Chile’s Minister of the Economy, Development and Tourism, Juan Andrés Fontaine, has announced that applications for 300 spaces in 2011’s version of Start-Up Chile will open in February.
Since 2010, entrepreneurs have been arriving in Chile to develop their businesses, using the country’s growing economy and international connection spaces as a platform. The program generated so much attention in its first year that it lead the government to raise the number of openings this year to 300, from its originally proposed 100.
The 30 entrepreneurs based in Chile who have been taking part in the program since last year also attended the event.
Their innovations and the program’s official goal to develop global entrepreneurship have drawn attention around the world from business publications such as The Economist, BusinessWeek, Forbes and TechCrunch, among others.
New arrivals are expected to total around 1,000 over the next four years, plugging in to Chile’s new techno ecosystem and generating contacts and jobs within the country’s borders. Official figures from the program’s statement estimate that the program will create around 2,000 new jobs and 65,000 new contacts for Chilean entrepreneurs.
Creating “Chilecon Valley”
Chile has firmly set its sights on becoming an innovation hub within South America. Establishing the country as such is a central goal for the recently inaugurated government and the primary focus of the Ministry of Economy. Innovation and entrepreneurship are constant themes in all levels of the educational and industrial sectors.
The projects selected for the program can all be broadly included in the tech sector, but the variety is wide, with teams specializing in energy, e-commerce, social endeavors, and design. Entrepreneurs must pass through a rigorous examination process conducted by Silicon Valley experts and a Chilean Innovation board that focuses rigorously on global mindsets and worldwide potential.
The program is focusing on these sectors with the specific aim of making Chile a centre for technical innovation, forming strong connections with the Silicon Valley in the U.S. and with smaller innovative centers like Israel, Singapore and Finland. By focusing on developing a globally recognized tech sector, Chile aims to reverse traditional “brain drain” patterns and become a destination for entrepreneurial immigrants and their projects.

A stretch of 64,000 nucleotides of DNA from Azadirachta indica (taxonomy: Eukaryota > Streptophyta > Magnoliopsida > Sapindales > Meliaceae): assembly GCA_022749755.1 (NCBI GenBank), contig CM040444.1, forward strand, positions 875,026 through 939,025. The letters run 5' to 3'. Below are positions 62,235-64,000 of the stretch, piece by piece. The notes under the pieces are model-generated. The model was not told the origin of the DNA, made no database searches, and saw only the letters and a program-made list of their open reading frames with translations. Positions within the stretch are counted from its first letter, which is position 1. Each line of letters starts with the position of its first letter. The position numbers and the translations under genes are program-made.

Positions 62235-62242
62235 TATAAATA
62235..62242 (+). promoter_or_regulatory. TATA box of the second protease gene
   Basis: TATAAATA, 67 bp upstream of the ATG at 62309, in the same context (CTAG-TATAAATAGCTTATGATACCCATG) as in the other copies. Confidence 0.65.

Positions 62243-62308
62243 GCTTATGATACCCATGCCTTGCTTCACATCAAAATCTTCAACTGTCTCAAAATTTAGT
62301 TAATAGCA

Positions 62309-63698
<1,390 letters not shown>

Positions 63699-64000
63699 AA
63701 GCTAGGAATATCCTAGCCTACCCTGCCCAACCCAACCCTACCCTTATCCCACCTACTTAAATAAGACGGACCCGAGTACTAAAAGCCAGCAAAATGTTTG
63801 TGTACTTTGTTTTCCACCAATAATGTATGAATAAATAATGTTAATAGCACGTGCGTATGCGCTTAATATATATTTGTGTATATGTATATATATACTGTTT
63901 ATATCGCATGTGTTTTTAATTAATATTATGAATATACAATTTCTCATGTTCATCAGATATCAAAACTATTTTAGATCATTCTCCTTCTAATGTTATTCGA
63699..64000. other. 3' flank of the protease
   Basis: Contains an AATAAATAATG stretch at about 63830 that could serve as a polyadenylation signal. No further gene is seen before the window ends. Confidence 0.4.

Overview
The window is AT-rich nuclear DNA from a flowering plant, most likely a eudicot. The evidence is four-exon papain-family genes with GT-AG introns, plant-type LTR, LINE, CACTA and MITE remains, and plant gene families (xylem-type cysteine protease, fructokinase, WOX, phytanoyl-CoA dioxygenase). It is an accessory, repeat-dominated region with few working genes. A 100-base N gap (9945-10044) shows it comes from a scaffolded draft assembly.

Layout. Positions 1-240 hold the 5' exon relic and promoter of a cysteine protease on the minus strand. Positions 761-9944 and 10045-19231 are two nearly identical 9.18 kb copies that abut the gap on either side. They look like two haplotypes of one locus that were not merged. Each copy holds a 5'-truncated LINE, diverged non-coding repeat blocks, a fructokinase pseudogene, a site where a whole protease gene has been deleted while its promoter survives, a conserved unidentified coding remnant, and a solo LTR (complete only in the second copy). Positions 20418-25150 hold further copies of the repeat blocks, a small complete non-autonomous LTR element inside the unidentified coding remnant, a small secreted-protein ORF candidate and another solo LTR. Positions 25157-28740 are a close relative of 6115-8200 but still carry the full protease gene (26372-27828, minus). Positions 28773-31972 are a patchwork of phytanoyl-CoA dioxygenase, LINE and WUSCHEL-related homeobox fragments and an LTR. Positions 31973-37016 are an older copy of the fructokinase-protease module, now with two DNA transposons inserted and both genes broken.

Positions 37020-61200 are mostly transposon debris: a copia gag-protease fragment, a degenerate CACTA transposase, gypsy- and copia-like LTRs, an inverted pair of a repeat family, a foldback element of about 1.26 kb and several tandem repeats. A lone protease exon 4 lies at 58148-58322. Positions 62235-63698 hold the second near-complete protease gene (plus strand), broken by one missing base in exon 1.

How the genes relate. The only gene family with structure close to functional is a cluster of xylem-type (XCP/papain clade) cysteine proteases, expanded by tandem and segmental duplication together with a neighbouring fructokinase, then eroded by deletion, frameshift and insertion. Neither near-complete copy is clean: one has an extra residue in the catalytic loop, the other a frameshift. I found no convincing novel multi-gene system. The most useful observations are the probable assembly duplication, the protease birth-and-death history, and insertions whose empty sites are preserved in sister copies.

“If you’re serious about understanding centers of entrepreneurship outside the U.S., Chile is now one of the required stops,” said Steve Blank, Director of EmprendeUC at the Universidad Católica. “The progress in the last few years has been nothing short of outstanding.”
An inviting prospect for young entrepreneurs.
In order to attract a flock of young tech experts, the Start-Up Chile program slashed red tape, helps with US$40,000 of overheads and connects innovators with top local talent and venture capital.
“I was there and I know what $40,000 can mean to a guy that’s fully leveraged,” Nicolas Shea Carey, a Chilean entrepreneur who left Silicon Valley to head up an inter-ministry panel on innovation, said during an interview.
Among the first batch of entrepreneurs to arrive was Amit Aharoni, an Israeli looking to start a travel website with fellow Stanford graduate Nicolas Meunier, from France. More than the help with basic expenses, Aharoni said, “affordable access to the region’s best talent was the greatest appeal of the program.”
The seeds of a new technological environment.
Only a few months since after its inception, Start-Up Chile is able to boast concrete results. In December, the creators of Junar, a platform which allows users to extract quantifiable information from the internet, raised US$1.2 million from venture capital funds in Chile, Costa Rica and Argentina.
Another highlight of the program is Entrustet, an online resource that allows users to make a list of their digital assets (Facebook, Gmail) and decide which accounts should be transferred to heirs and which should be deleted upon the user’s death. The project, coined by the New York Times as “Cyberspace, when you’re dead,” generated interest around the world from forward thinking surfers who have their lives recorded on the net.
These buzz-generating projects are seen as holding great potential, and are the source of much excitement for the people working on the program.
Vivek Wadhwa, an unpaid adviser who researches the movement of highly-skilled immigrants, said Chile can capitalize on a turning point in the American tech sector, as visa difficulties and a sluggish recovery are pushing talent toward more vibrant emerging economies.
“For the first time in U.S. history, skilled people are leaving America to make other countries their home. So far it’s been a one-way ticket to America… Now they’re finding more economic opportunities in other countries,” she said in an interview with Reuters.
This post is also available in Spanish